Humanitarian Bazaar | FOCUS: Emergency in Syria, Iraq, and the Kurdish Areas
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NEXT WEBINAR ===> Thursday 27 April 2017  |  7-9pm Central Europe time  |  Online  |  Webinar: Emergencies in Syria, Iraq & the Kurdish Areas: A Primer. $40. Virtual, Berlin time, 1900-2100, Skype. Trainer: Ben Hiller. Sign up at
Have you wanted more clarity on how Syria, Iraq & the Kurdish areas overlapping them have transformed into such a complex emergency? Our founder and adviser-trainers have worked in the region and can break it down, shaping the discussion on the goals of the trainees. If you are looking to get into aid and refugee assistance, we can start with how UN and aid agencies are coordinating response. If, however, you are a journalist looking for a refresher, we can discuss how fighting groups have formed alliances, or turned against each other, and how best to approach reporting on the ground.


57. 2008 Iraq, Kurdish security forces, Halabja, Daniel J Gerstle (3)

Part 1: Primer on the Syria & Iraq’s Ethnic Groups


  • Who are the Arabs of Syria and Iraq? Here we just make sure that our trainees know the foundations as it will illuminate important dynamics. Arabic culture is obviously complex, ranging tremendously from urban intellectual and artistic culture, which looks globally, to the rural, conservative, and religious culture which tends to look inward. Arabic communities were historically was organized by blood lines (families identified with the father, the father’s father, and so on back to an original settlement), then by language dialects.
  • Although religion has been a major factor, many rural and conservative Arab communities still first try to solve conflicts with their bloodline elders, or even regional bloodline elders, often before they go to the religious leaders or the state or police. This has shifted in recent decades, especially with the pull of , global liberalism in big cities, dictatorship in Syria and Iraq, and the reprise of very committed Islamic movements, But this is vital to understanding, for example, why a local fight over a power station in Mosul, Iraq, may turn bloody with people insisting on resolving it through local business leaders and heads of families without the government or police ever being involved. The bloodlines and local business leaders may resolve a violent dispute with compensatory justice which locals find more fair then the police sending the attacker to jail with no compensation to the victims of his crime. This is a major factor in both violence it the region, and how it could be solved.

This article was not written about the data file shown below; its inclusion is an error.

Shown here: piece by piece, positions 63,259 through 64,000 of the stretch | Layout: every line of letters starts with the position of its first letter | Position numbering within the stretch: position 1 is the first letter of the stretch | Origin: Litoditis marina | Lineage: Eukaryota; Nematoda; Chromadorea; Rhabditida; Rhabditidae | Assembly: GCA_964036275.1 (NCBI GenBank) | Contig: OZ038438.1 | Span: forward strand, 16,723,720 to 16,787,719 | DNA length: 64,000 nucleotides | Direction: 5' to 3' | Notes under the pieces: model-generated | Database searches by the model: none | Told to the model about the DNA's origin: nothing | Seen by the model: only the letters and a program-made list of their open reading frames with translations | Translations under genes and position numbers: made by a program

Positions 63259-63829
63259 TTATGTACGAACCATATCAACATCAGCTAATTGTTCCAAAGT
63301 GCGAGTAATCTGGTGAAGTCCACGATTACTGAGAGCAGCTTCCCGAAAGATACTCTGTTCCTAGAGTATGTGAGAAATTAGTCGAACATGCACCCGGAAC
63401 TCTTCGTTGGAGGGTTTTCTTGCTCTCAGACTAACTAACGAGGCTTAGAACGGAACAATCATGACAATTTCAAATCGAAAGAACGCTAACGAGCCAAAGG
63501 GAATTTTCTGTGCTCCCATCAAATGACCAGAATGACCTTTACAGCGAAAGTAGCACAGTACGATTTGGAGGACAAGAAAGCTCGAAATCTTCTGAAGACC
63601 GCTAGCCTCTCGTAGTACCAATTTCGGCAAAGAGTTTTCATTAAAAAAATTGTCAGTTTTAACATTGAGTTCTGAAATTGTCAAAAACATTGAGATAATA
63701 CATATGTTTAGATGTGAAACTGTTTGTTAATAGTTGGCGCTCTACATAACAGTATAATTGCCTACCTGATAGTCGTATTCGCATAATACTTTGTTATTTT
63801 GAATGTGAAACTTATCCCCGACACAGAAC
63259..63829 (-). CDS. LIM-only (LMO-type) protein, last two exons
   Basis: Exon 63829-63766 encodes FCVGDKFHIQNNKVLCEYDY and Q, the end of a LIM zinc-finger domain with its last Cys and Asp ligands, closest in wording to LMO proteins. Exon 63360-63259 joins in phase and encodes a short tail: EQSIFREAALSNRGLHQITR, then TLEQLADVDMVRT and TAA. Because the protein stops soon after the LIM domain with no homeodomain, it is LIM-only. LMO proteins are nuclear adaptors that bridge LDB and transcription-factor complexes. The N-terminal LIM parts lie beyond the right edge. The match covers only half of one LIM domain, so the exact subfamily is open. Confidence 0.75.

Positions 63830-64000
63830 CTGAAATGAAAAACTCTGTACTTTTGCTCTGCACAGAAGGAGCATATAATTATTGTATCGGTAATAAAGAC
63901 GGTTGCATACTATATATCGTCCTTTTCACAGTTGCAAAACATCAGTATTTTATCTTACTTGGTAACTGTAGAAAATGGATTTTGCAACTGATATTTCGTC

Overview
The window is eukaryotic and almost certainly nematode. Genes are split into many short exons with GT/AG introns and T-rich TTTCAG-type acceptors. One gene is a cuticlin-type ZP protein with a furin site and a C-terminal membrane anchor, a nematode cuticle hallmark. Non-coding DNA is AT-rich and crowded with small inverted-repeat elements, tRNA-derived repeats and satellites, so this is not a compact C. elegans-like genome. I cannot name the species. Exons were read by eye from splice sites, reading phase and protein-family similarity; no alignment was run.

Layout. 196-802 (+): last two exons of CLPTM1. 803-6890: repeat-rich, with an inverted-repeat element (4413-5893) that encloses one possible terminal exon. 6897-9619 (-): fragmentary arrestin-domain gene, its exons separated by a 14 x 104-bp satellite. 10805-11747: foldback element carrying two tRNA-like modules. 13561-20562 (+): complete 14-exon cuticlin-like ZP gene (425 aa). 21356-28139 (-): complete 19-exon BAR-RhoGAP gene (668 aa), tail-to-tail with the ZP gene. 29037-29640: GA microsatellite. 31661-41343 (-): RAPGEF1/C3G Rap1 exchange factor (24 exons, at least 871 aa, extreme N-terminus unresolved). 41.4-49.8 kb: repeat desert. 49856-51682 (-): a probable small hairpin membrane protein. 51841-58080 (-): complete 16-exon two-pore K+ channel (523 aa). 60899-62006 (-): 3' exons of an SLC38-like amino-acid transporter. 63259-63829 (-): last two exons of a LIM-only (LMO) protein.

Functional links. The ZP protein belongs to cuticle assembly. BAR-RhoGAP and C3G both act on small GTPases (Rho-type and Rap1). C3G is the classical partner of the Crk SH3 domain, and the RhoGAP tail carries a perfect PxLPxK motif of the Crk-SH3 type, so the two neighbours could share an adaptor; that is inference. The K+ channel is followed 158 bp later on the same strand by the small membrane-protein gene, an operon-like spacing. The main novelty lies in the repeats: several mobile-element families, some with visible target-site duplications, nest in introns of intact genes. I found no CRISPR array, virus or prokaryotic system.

• Kurds and Yazidis are another important group with similar traditional bloodlines that play a role alongside religious leaders and are often distinct from the state. The most importanrt feature of the Kurds is that they have lived across the region without ever having their own modern state. Since the Iraq Wars and Syrian Civil War, but even longer in the resistance in Turkey, Kurds have often isolated themselves from Arabic communities and worked to consolidate their own regions with a proposal to unite them in a future state. But this effort has caused the Iraqi, Syrian, and Turkish governments to pressure Kurds to prevent such secession movements.
  • Other groups include minority Persians, Turks, Assyrians, Armenians, Jews, Circassians, Greeks, and even migrated Russians and Ukrainians.


Part 2: Primer on the Region’s Religions


  • Islam  |  Islam in Syria and Iraq has two major sects which have played a role in not only how communities are divided by how alliances are formed: Sunni (the mainstream majority distinct from but alongside the extremist minority) and Shia (which overlaps with Alawites and Houthis).